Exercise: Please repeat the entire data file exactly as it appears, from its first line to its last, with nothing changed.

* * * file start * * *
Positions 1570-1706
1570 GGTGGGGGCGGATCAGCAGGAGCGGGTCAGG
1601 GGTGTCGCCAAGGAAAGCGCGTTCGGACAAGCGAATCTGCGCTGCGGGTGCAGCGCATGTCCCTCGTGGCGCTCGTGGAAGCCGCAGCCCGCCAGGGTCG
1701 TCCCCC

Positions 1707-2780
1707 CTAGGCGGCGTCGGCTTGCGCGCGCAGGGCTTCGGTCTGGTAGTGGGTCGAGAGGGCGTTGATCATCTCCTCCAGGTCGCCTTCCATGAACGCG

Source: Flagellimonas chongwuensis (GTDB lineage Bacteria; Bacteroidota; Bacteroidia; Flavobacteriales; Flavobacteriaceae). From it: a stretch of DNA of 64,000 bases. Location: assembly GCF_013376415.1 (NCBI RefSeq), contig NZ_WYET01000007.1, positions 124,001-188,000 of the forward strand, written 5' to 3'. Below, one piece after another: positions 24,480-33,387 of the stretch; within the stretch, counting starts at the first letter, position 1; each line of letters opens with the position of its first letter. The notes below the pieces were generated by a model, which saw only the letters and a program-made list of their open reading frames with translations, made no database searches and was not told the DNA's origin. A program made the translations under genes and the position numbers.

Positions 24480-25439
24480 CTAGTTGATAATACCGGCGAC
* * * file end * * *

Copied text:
Positions 1570-1706
1570 GGTGGGGGCGGATCAGCAGGAGCGGGTCAGG
1601 GGTGTCGCCAAGGAAAGCGCGTTCGGACAAGCGAATCTGCGCTGCGGGTGCAGCGCATGTCCCTCGTGGCGCTCGTGGAAGCCGCAGCCCGCCAGGGTCG
1701 TCCCCC

Positions 1707-2780
1707 CTAGGCGGCGTCGGCTTGCGCGCGCAGGGCTTCGGTCTGGTAGTGGGTCGAGAGGGCGTTGATCATCTCCTCCAGGTCGCCTTCCATGAACGCG

Source: Flagellimonas chongwuensis (GTDB lineage Bacteria; Bacteroidota; Bacteroidia; Flavobacteriales; Flavobacteriaceae). From it: a stretch of DNA of 64,000 bases. Location: assembly GCF_013376415.1 (NCBI RefSeq), contig NZ_WYET01000007.1, positions 124,001-188,000 of the forward strand, written 5' to 3'. Below, one piece after another: positions 24,480-33,387 of the stretch; within the stretch, counting starts at the first letter, position 1; each line of letters opens with the position of its first letter. The notes below the pieces were generated by a model, which saw only the letters and a program-made list of their open reading frames with translations, made no database searches and was not told the DNA's origin. A program made the translations under genes and the position numbers.

Positions 24480-25439
24480 CTAGTTGATAATACCGGCGAC